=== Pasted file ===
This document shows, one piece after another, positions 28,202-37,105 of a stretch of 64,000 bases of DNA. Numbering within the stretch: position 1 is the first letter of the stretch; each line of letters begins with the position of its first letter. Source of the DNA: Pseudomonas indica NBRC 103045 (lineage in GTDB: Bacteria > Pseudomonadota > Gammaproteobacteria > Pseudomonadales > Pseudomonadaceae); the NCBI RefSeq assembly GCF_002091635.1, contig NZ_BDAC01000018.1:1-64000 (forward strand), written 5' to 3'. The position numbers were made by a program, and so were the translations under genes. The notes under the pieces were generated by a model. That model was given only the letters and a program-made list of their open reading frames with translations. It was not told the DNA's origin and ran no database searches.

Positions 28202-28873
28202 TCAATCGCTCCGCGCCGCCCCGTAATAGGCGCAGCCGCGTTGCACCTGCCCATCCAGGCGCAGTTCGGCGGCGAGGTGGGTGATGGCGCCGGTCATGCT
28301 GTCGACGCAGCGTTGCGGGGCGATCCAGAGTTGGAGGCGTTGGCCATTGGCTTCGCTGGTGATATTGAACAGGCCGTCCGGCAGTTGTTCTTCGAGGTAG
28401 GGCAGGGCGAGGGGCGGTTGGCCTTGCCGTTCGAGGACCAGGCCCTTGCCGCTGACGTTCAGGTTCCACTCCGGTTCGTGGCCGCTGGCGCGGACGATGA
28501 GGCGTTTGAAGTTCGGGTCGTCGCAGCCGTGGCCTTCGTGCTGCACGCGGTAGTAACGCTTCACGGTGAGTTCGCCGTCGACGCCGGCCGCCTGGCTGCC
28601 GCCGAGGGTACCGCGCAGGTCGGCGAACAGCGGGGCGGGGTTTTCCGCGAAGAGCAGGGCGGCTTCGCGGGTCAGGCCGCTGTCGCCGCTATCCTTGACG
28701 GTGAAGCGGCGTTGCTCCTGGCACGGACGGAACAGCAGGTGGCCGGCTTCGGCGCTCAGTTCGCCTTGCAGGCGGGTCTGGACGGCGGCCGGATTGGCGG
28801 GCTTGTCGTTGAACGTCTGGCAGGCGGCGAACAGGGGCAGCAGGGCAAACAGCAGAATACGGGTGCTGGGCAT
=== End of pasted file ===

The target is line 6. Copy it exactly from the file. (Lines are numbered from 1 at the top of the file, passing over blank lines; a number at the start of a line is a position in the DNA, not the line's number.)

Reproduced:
28501 GGCGTTTGAAGTTCGGGTCGTCGCAGCCGTGGCCTTCGTGCTGCACGCGGTAGTAACGCTTCACGGTGAGTTCGCCGTCGACGCCGGCCGCCTGGCTGCC